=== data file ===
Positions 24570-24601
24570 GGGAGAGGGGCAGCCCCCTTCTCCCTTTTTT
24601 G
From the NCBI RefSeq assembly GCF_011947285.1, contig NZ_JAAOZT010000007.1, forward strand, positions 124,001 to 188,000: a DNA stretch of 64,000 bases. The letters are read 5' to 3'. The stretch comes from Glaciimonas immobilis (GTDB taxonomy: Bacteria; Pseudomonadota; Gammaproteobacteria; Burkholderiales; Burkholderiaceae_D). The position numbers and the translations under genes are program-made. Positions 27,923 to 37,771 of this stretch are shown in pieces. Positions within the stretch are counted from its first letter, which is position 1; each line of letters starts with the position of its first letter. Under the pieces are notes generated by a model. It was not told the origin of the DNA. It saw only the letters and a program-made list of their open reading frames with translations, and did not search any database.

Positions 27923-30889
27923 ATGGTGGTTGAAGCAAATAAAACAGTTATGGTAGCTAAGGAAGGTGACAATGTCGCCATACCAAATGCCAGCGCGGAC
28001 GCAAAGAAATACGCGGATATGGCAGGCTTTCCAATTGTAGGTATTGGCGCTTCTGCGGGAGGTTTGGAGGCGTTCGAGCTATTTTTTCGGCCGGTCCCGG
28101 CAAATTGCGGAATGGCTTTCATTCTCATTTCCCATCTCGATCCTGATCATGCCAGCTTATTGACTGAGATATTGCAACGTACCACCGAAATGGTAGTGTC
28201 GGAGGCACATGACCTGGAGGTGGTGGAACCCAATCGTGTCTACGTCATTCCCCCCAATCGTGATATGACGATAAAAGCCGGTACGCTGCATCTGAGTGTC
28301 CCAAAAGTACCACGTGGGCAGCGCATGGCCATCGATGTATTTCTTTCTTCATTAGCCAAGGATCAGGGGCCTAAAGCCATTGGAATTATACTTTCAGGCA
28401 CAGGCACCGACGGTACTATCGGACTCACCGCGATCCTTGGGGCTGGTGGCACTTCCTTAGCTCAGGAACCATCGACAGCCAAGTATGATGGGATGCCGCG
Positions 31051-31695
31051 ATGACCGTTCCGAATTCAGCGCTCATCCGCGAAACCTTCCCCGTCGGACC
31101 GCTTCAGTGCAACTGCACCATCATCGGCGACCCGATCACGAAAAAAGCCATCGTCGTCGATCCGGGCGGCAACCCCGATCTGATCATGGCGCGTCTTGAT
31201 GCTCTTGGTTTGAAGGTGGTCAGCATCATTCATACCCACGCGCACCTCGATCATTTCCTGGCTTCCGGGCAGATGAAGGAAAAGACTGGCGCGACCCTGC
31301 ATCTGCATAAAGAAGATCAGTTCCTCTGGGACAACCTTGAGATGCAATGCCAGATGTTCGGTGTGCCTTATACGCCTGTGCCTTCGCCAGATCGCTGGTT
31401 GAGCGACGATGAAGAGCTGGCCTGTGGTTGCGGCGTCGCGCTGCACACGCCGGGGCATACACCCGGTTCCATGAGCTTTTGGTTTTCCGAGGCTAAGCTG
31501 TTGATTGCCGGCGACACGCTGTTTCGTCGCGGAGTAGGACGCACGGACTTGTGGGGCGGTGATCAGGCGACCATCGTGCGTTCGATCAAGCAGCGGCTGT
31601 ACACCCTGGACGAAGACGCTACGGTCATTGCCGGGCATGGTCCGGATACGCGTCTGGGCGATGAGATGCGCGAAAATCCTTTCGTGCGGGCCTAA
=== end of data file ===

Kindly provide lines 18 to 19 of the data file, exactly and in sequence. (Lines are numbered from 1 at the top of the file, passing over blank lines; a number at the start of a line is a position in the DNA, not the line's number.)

31501 TTGATTGCCGGCGACACGCTGTTTCGTCGCGGAGTAGGACGCACGGACTTGTGGGGCGGTGATCAGGCGACCATCGTGCGTTCGATCAAGCAGCGGCTGT
31601 ACACCCTGGACGAAGACGCTACGGTCATTGCCGGGCATGGTCCGGATACGCGTCTGGGCGATGAGATGCGCGAAAATCCTTTCGTGCGGGCCTAA